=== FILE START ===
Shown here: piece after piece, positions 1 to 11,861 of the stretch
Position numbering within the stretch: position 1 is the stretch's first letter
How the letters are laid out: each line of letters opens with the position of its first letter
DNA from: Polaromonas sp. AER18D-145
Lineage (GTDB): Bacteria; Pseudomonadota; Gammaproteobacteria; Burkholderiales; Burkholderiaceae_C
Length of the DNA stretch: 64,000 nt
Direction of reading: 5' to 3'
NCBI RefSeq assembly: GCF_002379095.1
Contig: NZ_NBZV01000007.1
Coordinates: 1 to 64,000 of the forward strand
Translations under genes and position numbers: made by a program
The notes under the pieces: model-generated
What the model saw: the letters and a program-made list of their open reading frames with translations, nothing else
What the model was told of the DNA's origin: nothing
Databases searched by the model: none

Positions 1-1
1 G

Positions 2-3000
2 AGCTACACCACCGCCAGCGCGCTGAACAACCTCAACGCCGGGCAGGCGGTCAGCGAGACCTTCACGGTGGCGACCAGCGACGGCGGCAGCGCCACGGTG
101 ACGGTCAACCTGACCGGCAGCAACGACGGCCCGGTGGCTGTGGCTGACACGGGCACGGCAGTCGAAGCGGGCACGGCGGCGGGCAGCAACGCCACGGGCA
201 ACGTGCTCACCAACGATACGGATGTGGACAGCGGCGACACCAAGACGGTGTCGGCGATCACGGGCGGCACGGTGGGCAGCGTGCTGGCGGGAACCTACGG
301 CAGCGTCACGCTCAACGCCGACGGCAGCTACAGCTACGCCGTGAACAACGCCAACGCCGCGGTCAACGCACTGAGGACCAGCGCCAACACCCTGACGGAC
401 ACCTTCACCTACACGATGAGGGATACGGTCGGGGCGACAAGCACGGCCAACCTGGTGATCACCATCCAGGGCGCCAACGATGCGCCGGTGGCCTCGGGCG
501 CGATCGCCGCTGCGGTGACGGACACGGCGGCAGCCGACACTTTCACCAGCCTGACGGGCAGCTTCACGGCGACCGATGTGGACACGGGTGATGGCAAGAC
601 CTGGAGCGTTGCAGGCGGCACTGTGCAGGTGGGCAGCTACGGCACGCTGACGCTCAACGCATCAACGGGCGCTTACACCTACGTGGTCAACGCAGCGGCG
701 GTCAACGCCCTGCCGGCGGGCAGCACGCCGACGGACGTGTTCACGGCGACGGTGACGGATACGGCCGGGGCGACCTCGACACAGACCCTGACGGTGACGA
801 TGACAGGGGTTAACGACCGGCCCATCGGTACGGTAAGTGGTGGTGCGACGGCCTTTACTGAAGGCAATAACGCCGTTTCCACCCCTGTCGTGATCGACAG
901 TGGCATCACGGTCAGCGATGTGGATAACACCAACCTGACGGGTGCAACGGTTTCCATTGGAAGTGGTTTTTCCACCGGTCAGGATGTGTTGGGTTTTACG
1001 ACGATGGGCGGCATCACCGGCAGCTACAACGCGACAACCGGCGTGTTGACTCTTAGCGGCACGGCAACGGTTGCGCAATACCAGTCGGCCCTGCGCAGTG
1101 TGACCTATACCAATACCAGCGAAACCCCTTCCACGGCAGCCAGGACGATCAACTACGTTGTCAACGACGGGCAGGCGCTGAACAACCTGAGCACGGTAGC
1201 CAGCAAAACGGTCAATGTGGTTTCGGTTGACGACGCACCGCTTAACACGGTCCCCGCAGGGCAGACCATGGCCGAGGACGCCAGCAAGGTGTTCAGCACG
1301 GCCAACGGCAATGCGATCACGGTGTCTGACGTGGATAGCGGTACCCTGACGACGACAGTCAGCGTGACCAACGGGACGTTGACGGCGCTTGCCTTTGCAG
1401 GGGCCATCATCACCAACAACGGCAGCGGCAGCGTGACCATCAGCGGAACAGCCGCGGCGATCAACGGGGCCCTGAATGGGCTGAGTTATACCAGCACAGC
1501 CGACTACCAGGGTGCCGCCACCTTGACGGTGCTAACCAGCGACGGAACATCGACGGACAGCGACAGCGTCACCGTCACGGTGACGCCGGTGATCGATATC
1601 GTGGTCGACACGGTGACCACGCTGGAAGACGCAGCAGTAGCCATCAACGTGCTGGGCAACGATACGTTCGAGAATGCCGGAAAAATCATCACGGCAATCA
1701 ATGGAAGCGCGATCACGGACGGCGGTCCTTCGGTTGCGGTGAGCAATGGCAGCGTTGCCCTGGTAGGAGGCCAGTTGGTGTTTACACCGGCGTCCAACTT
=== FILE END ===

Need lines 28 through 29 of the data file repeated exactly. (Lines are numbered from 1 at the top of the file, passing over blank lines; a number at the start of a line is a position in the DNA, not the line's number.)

901 TGGCATCACGGTCAGCGATGTGGATAACACCAACCTGACGGGTGCAACGGTTTCCATTGGAAGTGGTTTTTCCACCGGTCAGGATGTGTTGGGTTTTACG
1001 ACGATGGGCGGCATCACCGGCAGCTACAACGCGACAACCGGCGTGTTGACTCTTAGCGGCACGGCAACGGTTGCGCAATACCAGTCGGCCCTGCGCAGTG